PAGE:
# 16.3 Ohm`s Law / Energy and Power / Electric Meters

```16.3
Ohm’s Law / Energy and Power / Electric Meters
Voltage
Within a battery, a chemical reaction occurs that transfers electrons
from one terminal to another terminal.
This potential difference across the terminals is called the voltage.
Ohm’s Law
 Voltage produces a flow of charge, or current, within a
conductor.
 The flow is restrained by the resistance it encounters.
 The rate at which energy is transferred by electric current is
power.
Ohm’s Law
The relationship among voltage, current, and resistance is
called Ohm’s Law.
Ohm’s Law states:
Current in a circuit is directly proportional to the voltage
across the circuit, and is inversely proportional to the
resistance of the circuit.
Ohm’s Law
Voltage
(Volts)
(Joules / Coulomb)
Current
(Amperes)
(Coulomb / Sec)
Drop across a
resistive device
Current passing
through a
resistive device
Resistance
(Ohms Ω)
Ohm’s Law
Ohm’s Law
Ohm’s Law
Example #1
The current in a wire is 24 amperes when connected to a 1.5
volt battery. Find the resistance of the wire.
R = 0.0625 Ω
Ohm’s Law
Example #2
In a simple electric circuit, a 24 Ω resistor is connected across a
6 volt battery. What is the current in the circuit?
I = 0.25 A
Ohm’s Law
Example #3
A high-beam filament of an automobile headlight carries a current
of 4.5 amps. The voltage difference between its terminals is 12 V.
Calculate the resistance of the filament.
R = 2.667 Ω
Ohm’s Law
Example #4
Calculate the current when a 12-V battery is connected across a 4
Ω resistor.
I=3A
Ohm’s Law
I=2A
V = 12 V
R = 6Ω
I=4A
V = 12 V
R=3Ω
Electric Circuits
Electric Circuits
In an electric circuit, an energy source and an energy consuming
device are connected by conducting wires through which electric
charges move.
Electric Circuits
Electric Circuits are typically represented using diagrams know
as schematics.
Schematics are simplified, standard representation in which
common circuit elements are represented with specific
symbols, and wires connecting the elements in the circuits are
represented by lines.
Circuit Symbols
Electric Circuits
In order for current to flow through a circuit, you must have a
source of potential difference.
Typical sources of potential difference are batteries (which are
just two or more cells connected together), and power
supplies (electron pumps).
In drawing a cell or battery on a circuit schematic, remember
that the longer side of the symbol is the positive terminal.
Electric Circuits
 Electric circuits must form a complete conducting path
(closed loop) in order for current to flow.
 In the example circuit shown below left, the circuit is
incomplete because the switch is open, therefore no current
will flow and the lamp will not light.
Electric Circuits
 In the circuit below, the switch is closed, creating a closed
loop path. Current will flow and the lamp will light up.
Energy and Power
Just like mechanical power is the rate at which mechanical
energy is expended, electrical power is the rate at which
electrical energy is expended.
Formula(s):
P  IV
2
P  I IR  I R
V
V 
P   V 
R
R
2
SI Unit of Power: Watts (W)
Energy and Power
Example #1
A 110 volt toaster over draws a current of 6 amps on its highest
setting as it converts electrical energy into thermal energy. What
is the toaster’s power rating?
P = 660 W
Energy and Power
Example #2
A potential drop of 50 volts is measured across a 250 Ω resistor.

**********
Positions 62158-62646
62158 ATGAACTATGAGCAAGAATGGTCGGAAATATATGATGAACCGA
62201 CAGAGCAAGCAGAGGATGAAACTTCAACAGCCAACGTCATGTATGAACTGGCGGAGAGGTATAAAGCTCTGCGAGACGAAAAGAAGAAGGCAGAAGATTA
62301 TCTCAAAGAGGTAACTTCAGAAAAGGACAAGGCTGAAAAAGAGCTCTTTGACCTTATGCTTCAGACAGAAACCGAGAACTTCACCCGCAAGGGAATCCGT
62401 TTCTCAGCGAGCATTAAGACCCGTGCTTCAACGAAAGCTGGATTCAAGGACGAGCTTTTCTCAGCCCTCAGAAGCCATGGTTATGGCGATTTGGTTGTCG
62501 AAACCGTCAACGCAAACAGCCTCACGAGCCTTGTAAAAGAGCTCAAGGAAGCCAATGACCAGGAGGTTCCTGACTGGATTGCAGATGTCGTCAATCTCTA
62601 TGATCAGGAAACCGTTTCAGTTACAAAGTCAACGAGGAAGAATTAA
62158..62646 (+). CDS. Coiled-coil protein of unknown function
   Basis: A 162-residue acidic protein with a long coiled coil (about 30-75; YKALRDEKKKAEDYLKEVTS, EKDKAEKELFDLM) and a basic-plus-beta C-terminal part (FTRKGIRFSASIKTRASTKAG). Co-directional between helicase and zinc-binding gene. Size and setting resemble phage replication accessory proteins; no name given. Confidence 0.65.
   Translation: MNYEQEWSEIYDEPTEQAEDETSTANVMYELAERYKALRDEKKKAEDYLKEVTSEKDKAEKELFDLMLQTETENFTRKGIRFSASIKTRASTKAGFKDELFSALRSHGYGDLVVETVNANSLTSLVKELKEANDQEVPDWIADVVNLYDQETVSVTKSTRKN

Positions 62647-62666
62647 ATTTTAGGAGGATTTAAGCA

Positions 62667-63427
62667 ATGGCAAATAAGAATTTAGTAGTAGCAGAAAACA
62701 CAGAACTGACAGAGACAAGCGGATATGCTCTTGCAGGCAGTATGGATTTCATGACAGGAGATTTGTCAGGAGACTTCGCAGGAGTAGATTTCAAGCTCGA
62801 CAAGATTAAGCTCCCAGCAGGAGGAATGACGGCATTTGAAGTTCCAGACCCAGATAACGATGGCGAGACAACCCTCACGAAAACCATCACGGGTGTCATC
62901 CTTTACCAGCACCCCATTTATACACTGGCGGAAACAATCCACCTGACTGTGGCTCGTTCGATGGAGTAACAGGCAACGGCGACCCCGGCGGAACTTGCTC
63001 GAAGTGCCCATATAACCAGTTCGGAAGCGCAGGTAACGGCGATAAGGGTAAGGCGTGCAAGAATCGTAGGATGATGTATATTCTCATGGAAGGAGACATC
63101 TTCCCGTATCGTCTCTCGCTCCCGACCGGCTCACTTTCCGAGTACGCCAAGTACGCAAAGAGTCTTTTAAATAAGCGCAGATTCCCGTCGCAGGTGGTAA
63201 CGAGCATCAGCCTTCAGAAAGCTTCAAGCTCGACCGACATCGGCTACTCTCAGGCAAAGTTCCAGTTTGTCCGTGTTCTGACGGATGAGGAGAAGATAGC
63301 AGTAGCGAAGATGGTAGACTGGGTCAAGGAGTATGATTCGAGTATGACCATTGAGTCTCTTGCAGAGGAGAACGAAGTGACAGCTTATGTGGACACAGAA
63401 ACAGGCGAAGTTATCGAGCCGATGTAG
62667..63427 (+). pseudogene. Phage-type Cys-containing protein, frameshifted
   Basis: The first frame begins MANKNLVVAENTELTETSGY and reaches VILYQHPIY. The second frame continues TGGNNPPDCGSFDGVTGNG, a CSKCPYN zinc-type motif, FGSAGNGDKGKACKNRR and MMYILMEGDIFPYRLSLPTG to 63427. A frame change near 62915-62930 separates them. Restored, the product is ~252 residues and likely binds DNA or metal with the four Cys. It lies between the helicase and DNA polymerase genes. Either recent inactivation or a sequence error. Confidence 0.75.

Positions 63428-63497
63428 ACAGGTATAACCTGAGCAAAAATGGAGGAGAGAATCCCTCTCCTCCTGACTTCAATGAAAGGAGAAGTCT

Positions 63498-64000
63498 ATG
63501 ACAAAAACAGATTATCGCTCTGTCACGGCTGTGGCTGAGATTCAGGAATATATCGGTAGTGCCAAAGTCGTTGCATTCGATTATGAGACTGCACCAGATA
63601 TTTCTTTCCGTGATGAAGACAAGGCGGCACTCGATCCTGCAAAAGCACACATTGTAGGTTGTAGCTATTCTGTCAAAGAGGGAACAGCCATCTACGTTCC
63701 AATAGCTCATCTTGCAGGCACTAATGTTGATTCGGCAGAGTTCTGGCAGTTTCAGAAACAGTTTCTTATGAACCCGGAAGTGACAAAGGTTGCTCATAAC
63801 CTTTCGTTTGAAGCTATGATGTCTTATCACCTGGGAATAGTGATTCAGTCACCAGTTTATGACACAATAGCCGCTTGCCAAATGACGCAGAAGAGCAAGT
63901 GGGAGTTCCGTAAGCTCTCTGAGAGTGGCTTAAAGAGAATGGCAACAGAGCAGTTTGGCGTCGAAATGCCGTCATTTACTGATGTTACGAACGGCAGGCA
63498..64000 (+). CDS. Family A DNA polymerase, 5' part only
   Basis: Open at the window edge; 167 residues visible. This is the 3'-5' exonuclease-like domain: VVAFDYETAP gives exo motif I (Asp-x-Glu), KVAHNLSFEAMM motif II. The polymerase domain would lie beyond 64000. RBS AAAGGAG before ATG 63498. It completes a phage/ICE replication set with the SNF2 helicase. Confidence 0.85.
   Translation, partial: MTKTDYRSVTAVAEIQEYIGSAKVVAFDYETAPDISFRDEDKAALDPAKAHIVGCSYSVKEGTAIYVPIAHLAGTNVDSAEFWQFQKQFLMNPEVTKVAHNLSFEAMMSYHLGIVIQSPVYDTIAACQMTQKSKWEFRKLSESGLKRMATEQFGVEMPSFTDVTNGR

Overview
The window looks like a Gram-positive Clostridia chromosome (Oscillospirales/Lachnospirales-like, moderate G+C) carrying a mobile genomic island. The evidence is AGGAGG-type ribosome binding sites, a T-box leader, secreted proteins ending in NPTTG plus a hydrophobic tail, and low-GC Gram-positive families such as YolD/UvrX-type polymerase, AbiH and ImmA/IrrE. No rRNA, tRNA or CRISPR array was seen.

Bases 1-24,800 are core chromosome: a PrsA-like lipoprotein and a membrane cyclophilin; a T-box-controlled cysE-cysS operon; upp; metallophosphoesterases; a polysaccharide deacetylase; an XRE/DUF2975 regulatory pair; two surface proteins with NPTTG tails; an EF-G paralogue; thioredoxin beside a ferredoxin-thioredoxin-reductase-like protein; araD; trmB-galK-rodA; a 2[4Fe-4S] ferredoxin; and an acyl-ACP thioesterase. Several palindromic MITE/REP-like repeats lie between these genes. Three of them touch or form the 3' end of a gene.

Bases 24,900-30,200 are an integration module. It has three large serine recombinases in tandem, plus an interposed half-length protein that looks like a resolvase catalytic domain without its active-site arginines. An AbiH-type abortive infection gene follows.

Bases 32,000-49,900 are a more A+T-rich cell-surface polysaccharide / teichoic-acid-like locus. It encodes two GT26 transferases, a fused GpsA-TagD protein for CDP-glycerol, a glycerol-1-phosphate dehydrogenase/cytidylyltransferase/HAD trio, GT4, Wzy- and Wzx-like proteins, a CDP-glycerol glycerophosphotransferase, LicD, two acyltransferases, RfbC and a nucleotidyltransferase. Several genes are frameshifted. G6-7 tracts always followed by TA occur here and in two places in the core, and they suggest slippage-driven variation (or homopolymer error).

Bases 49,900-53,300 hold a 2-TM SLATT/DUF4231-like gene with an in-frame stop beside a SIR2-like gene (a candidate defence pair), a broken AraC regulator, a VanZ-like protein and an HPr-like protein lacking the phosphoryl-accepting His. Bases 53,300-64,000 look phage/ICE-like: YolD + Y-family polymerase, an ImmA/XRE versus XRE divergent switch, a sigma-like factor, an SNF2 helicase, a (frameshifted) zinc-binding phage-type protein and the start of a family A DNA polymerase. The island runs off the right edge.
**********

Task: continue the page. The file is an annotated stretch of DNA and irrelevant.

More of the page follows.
What is the power in the resistor?
P = 10 W
Energy and Power
Example #3
How much electrical energy is required to move 4&micro;C charge
through a potential difference of 6 volts?
W = 2.4 x 10-5 J
Energy and Power
Example #4
What is the resistance of a 60 watt light bulb operated at 120
volts?
R = 240 Ω
Electric Meters - Voltmeters
 Voltmeters are tools used to measure the potential
difference (voltage) between two points in a circuit.
 The voltmeter is connected in parallel with the element to
be measured, meaning an alternate current path around the
element to be measured and through the voltmeter is
created.
 Voltmeters have very high resistance so as to minimize the
current flow through the voltmeter and the voltmeter's
impact on the circuit.
Electric Meters - Voltmeters
In the diagram below, a voltmeter is connected to correctly
measure the potential difference (voltage) across the lamp.
Electric Meters - Ammeters
 Ammeters are tools used to measure the current in a circuit.
 The ammeter is connected in series with the circuit, so that
the current to be measured flows directly through the
ammeter.
 Ammeters have very low resistance to minimize the
potential drop (voltage) through the ammeter and the
ammeter's impact on the circuit, so inserting an ammeter
into a circuit in parallel can result in extremely high
currents and may destroy the ammeter.
Electric Meters - Ammeters
In the diagram below, a ammeter is connected to correctly
measure the current flowing through the circuit.
Electric Meters
Electric Meters - Voltage
Electric Meters - Series
Electric Meters
Electric Meters
Electric Meters
Example #1
In the electric circuit diagram, possible locations of an ammeter
and voltmeter are indicated by circles 1, 2, 3, and 4. Where should
the ammeter be located and where should a voltmeter be located
to correctly measure the total current and voltage?
Electric Meters
Example #2
Which circuit diagrams below correctly shows the connection of
ammeter A and voltmeter V to measure the current through and
potential difference across resistor R?
Electric Meters
Example #3
A student uses a voltmeter to measure the potential difference
across a resistor. To obtain a correct reading, the student must
connect the voltmeter:
a.
b.
c.
d.
In series with the resistor
In parallel with the resistor
Before connecting the other circuit components
After connecting the other circuit components
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